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Yahya Abdulmalik v. Johnny N. Pittman et al

November 28, 2012

YAHYA ABDULMALIK, PLAINTIFF,
v.
JOHNNY N. PITTMAN ET AL., DEFENDANTS.



The opinion of the court was delivered by: Robert B. Kugler United States District Judge

MEMORANDUM OPINION AND ORDER

This matter comes before the Court upon: (a) Plaintiff's application for extension of time to file his appeal, see Docket Entry No. 5;*fn1 and (b) Plaintiff's application to proceed in forma pauperis on appeal from this Court's prior decision, see Docket Entry No. 6, and it appearing that:

1. On June 1, 2012, the Clerk received Plaintiff's submission styled as a notice of removal. See Docket Entry No. 1. The submission:

a. informed this Court that Plaintiff was asserting jurisdiction under his "Ministersconsils Diplomats" perceptions, which he seemingly derived, by means of logic not entirely clear to this Court, from the First and Fourteenth Amendments, see id. at 1;

b. was reduced to the terminology and unique argot commonly used by the participants in the "redemptionist/sovereign citizenship" movement who correlate their socio-political position to the Barbary Treaties in general and to the United States' Treaty with Morocco of 1786 in particular, see, generally, Docket Entry No. 1; but

c. in the parts amenable to this Court's understanding, indicated Plaintiff's interest in removing a state court civil suit for damages commenced against Plaintiff on the grounds of Plaintiff's alleged negligence that resulted in a car accident and physical injuries suffered by a certain individual. See Docket Entry No. 3, at 6-7 (explaining the same in detail).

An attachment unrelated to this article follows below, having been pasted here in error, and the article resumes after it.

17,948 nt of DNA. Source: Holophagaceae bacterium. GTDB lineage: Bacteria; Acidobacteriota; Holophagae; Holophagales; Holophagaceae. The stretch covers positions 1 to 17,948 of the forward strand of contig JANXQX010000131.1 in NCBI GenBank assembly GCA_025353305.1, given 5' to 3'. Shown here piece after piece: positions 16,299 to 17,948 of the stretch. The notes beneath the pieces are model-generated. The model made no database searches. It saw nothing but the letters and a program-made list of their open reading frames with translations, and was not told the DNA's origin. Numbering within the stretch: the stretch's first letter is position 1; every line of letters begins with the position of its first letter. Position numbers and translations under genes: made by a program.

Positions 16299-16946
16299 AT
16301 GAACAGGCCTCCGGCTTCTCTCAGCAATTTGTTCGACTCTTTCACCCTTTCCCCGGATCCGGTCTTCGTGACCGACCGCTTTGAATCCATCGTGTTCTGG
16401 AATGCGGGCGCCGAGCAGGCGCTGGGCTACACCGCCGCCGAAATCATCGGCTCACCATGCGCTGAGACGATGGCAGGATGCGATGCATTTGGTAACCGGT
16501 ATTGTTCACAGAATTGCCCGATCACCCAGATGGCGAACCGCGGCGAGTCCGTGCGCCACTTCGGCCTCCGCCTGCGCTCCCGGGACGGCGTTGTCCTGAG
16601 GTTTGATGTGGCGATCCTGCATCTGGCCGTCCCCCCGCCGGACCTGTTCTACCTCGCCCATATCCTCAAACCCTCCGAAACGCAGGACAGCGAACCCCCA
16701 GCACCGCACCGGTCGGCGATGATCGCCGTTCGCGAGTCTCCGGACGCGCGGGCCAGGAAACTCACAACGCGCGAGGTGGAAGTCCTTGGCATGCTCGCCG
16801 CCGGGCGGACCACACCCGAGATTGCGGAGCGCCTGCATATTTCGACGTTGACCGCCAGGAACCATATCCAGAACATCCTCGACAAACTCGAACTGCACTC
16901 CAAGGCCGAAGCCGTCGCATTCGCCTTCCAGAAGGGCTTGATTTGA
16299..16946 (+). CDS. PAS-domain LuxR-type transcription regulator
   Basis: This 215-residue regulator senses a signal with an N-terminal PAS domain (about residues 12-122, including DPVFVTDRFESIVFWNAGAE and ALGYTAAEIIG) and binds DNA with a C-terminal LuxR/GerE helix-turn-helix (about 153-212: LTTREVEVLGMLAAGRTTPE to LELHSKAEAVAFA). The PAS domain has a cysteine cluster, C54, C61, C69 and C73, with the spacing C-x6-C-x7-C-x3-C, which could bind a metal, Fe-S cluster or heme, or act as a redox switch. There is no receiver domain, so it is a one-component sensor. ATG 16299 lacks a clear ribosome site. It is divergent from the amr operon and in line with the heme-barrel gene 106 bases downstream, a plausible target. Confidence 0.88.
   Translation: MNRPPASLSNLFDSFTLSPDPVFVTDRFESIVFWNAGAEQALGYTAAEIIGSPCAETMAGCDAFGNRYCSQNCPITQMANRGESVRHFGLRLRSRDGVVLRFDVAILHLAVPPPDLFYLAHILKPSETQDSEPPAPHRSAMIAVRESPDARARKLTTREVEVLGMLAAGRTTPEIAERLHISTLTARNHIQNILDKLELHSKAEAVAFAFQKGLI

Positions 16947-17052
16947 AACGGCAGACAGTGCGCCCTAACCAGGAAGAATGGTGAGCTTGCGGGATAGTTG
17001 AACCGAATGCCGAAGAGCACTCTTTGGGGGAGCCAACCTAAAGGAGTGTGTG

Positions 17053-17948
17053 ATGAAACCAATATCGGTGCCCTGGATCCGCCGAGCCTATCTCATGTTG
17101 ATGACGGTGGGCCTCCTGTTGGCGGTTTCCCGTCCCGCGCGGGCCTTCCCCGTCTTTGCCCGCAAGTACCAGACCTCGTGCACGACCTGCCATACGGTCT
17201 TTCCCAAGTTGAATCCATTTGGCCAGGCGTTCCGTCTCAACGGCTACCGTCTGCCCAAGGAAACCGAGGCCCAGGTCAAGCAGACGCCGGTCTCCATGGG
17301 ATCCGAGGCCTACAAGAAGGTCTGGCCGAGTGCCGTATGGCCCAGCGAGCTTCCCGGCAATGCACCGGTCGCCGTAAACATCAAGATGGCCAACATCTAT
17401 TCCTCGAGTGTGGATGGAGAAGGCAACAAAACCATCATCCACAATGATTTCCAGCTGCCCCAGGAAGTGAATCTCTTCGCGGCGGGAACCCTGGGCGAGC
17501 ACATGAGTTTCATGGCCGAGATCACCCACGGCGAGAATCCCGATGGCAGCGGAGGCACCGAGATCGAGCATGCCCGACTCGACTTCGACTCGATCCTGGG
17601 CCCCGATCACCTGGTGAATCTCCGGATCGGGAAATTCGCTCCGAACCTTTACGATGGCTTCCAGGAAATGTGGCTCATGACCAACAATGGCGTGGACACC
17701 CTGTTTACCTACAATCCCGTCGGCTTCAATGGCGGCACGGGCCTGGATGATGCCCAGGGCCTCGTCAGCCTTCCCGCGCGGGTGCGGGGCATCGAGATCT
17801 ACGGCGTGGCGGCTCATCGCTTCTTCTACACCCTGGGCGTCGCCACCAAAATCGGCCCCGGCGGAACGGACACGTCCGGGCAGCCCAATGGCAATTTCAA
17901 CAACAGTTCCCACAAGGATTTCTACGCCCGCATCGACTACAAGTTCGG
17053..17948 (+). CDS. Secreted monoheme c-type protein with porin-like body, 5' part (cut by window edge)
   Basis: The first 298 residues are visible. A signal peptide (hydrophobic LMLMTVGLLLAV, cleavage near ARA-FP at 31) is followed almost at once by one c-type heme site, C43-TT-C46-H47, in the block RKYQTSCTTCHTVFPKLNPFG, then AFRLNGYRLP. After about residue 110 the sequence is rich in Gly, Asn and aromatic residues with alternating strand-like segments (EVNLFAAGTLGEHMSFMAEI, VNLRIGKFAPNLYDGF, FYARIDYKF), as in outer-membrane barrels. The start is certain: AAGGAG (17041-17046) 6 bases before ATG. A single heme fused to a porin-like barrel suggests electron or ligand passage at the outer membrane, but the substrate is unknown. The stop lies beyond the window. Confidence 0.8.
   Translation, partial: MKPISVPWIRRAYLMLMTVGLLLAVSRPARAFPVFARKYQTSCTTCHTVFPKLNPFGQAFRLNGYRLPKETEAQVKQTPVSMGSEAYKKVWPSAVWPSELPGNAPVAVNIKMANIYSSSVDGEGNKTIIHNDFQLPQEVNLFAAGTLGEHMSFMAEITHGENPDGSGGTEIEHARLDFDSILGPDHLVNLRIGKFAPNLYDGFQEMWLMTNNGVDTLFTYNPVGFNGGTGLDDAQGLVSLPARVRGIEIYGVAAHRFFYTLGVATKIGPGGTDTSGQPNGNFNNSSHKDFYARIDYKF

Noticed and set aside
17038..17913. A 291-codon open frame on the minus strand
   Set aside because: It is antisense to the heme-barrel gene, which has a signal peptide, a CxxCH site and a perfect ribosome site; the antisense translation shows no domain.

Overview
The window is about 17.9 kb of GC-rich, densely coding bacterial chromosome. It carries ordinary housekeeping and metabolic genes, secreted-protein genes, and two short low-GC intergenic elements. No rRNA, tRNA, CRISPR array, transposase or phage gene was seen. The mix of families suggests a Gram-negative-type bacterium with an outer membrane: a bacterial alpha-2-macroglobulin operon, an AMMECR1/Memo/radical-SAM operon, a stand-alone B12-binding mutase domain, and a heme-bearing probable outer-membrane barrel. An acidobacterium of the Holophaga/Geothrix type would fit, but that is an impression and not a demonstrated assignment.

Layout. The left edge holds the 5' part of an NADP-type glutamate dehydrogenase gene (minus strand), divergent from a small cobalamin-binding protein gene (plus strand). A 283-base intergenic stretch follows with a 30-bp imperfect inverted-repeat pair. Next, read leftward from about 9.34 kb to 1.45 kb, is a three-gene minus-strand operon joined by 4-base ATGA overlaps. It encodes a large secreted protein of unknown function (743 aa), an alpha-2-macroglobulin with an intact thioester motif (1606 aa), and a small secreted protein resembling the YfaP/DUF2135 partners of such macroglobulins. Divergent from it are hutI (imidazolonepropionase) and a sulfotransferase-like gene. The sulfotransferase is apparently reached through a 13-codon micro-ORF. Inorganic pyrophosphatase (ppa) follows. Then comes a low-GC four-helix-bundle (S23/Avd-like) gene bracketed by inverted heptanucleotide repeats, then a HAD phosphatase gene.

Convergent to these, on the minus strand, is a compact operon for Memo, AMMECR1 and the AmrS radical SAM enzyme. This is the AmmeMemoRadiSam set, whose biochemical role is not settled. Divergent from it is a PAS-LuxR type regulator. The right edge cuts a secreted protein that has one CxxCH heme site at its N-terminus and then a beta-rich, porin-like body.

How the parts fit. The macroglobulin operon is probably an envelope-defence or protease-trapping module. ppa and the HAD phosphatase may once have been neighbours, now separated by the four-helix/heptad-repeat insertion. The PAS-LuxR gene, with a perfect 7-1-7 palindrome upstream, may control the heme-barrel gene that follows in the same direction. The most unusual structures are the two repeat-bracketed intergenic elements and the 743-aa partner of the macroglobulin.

2. The submission arrived accompanied by Plaintiff's application to proceed in the anticipated removed action in forma pauperis. See Docket Entry No. 1-3 (indicating that Plaintiff receives monthly food stamps assistance and monthly welfare cash support in the amount of $168, but maintaining that Plaintiff had no possessions and was, in addition, homeless).

3. This Court, therefore, issued a memorandum opinion and order explaining to Plaintiff: (a) invalidity of his reliance on the Treaty with Morocco and analogous inapposite provisions; (b) inappropriateness of Plaintiff's resort to the argot he selected; and (c) insufficiency of his challenges in light of Rule 8 requirement for short and plain statement. See Docket Entry No. 3, at 1-6. Then, turning to what appeared to be Plaintiff's interest in having the state court negligence action (where he was named as defendant) removed to this District, the Court explained to Plaintiff that he established no jurisdictional basis for removal, since the underlying state negligence action did not entail a federal question and did not provide the Court with diversity jurisdiction. See id. at 9-11. Therefore, the Court directed the Clerk to remand the state negligence action to state forum. See id. at 11. However, being mindful of Plaintiff's initial references to certain clauses of the First and Fourteenth Amendments, the Court invited Plaintiff to state his constitutional claims, if any, in accordance with the requirements of Rule 8 and without resort to incomprehensible argot or reliance on legal provisions having no relevance to Petitioner's challenges, such as the Treaty with Morocco. See id. at 11-12 (allowing Plaintiff sixty days to submit his amended pleading and directing the Clerk to serve Plaintiff with a blank civil complaint form in order to facilitate Plaintiff's endeavors to that effect).

4. Since Plaintiff's original submission presented the Court solely with an application indicating his interest in removal of state negligence action, and since such removal was denied, the Court: (a) did not reach the issue of whether Plaintiff's monthly income of food stamps and $168 in cash rendered him eligible for proceeding in forma pauperis in this matter; and (b) reserved such determination in the event Plaintiff elected to submit his amended pleading articulating federal question claims amenable to the Court's understanding. See, generally, Docket Entry No. 3. Pursuant to this Court's order, the Clerk administratively terminated this matter.